Treatment: Almost as traumatizing as the disease itself is the medication — Pentostam — that is commonly recommended by doctors and which is administered in multiple-injection doses over a period of several weeks. According to the chief of the Infectious Diseases Service at Walter Reed Army Medical Center, the medication is “associated with a tremendous number of side effects.”1 Most patients who use Pentostam are plagued for months by an aggravated pancreas and liver, as well as severe muscle and joint pains, he explains. It is not approved by the Food and Drug Administration: U.S. military patients can get the drug only at Walter Reed, and civilians must obtain it through the Centers for Disease Control and Prevention (CDC).1 Other methods used to get rid of “Baghdad Boil” include a pill called fluconazole, sold under the name Diflucan, which is normally used for fungal infections. For leishmaniasis, it is taken once a day for six weeks but is not nearly as effective as Pentostam, he claims.1 Liposomal amphotericin B is available as a highly effective treatment for visceral leishmaniasis, with a cure rate surpassing 90%.The cost, distribution and storage requirements, and administration of this life-saving medicine, however, are factors that have restricted wider access.5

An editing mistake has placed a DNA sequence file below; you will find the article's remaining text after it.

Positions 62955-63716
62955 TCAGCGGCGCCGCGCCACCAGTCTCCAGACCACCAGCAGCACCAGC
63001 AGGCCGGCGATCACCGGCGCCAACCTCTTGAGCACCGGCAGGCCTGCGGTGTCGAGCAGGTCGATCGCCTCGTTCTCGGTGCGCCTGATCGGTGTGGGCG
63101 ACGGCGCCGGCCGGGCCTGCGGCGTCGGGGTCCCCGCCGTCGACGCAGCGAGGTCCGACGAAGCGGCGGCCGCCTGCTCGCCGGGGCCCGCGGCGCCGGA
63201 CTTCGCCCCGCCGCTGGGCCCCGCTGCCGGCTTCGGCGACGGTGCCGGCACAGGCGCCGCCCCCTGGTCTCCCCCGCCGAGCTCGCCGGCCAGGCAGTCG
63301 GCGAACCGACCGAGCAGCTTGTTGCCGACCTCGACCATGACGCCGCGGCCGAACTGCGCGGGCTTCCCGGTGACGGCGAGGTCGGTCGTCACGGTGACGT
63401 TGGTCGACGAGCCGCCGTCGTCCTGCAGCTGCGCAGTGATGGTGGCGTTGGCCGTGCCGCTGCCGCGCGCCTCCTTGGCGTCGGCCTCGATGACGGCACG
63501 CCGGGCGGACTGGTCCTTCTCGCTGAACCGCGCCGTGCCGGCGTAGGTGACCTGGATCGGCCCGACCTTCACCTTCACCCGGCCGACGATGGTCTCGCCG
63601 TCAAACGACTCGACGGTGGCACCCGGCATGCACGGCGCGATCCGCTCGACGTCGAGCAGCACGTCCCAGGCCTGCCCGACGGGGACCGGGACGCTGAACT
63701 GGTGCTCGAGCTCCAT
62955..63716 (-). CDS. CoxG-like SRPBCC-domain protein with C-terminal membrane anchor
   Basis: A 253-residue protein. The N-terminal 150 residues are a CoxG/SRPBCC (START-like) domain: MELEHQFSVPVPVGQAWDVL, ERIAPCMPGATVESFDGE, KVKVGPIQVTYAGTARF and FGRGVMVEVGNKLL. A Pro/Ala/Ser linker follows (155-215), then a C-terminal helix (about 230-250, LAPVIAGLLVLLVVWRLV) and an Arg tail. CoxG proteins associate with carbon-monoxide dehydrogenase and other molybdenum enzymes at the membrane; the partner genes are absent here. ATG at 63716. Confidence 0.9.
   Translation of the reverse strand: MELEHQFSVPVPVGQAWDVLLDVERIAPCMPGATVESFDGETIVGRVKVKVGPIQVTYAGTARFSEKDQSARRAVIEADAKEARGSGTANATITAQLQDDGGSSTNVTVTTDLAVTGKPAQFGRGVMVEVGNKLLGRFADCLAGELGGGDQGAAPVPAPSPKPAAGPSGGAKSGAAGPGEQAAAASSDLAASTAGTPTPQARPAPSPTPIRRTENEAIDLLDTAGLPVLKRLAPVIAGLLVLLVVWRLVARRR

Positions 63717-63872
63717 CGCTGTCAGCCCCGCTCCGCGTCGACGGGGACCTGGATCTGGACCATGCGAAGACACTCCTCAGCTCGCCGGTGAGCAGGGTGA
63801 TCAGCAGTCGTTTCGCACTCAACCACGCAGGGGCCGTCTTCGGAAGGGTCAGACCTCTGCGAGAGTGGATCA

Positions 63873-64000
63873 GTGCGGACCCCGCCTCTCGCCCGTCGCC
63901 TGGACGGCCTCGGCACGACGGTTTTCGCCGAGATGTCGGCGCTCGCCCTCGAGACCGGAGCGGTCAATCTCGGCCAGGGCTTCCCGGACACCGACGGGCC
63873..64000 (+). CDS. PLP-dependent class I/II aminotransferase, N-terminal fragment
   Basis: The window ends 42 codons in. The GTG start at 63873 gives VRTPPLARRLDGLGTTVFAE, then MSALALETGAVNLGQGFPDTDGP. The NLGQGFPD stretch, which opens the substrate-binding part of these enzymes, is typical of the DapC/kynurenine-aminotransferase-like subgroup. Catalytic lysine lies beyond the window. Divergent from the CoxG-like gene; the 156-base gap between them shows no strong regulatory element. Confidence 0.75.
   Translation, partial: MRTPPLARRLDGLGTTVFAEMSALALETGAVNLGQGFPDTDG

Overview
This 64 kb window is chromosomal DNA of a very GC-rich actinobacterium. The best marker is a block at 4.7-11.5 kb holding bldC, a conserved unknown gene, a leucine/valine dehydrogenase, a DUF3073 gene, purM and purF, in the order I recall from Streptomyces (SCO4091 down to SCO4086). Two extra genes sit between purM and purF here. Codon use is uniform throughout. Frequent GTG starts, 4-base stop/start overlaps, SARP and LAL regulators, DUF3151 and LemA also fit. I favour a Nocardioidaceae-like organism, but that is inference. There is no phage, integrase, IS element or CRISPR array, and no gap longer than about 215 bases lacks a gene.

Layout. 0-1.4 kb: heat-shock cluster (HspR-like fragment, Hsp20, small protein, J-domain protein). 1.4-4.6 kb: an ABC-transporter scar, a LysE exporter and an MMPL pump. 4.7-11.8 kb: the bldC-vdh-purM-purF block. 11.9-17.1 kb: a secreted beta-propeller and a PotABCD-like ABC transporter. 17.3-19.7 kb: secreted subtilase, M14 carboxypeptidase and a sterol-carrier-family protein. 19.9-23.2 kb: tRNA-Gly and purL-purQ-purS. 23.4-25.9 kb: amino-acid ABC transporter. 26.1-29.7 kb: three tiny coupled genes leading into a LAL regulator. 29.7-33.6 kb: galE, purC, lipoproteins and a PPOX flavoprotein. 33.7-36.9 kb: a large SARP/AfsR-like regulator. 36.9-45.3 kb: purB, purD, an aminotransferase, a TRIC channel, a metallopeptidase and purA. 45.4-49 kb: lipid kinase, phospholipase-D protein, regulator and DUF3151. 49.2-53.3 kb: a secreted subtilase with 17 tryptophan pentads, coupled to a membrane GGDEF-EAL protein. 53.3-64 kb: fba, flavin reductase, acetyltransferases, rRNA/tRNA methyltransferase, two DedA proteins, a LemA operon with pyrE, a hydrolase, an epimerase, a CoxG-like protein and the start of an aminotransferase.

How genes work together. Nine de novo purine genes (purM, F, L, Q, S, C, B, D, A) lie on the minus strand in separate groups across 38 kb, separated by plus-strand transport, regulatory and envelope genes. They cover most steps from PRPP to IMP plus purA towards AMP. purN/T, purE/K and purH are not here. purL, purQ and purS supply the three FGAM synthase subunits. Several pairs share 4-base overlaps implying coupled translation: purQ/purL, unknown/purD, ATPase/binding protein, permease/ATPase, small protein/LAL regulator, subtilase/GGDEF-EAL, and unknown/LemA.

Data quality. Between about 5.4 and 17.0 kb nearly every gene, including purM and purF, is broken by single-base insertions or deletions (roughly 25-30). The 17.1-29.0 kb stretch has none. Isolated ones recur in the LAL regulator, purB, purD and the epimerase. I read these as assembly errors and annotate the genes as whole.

Chagas disease
Description:
Chagas disease is named after the Brazilian physician Carlos Ribeiro Justiniano Chagas, who discovered the disease in 1909. Chagas disease (Trypanosoma cruzi infection) is also referred to as American trypanosomiasis.6 Chagas disease is endemic throughout Mexico, and Central and South America, and is caused by the protozoan parasite T cruzi, which is transmitted to humans by blood-sucking insects of the family Reduviidae (Triatominae). Although mainly a vector-borne disease, Chagas disease can be acquired by humans through blood transfusions and organ transplantation, congenitally (from a pregnant woman to her baby), and through oral contamination (e.g., foodborne).6 Originally (>9,000 years ago), T cruzi only affected wild animals but later spread to domestic animals and people. The large reservoir of T cruzi parasites in wild animals of the Americas means that the parasite cannot be eradicated. Instead, the control targets are elimination of the transmission and healthcare access for the infected and ill population. 6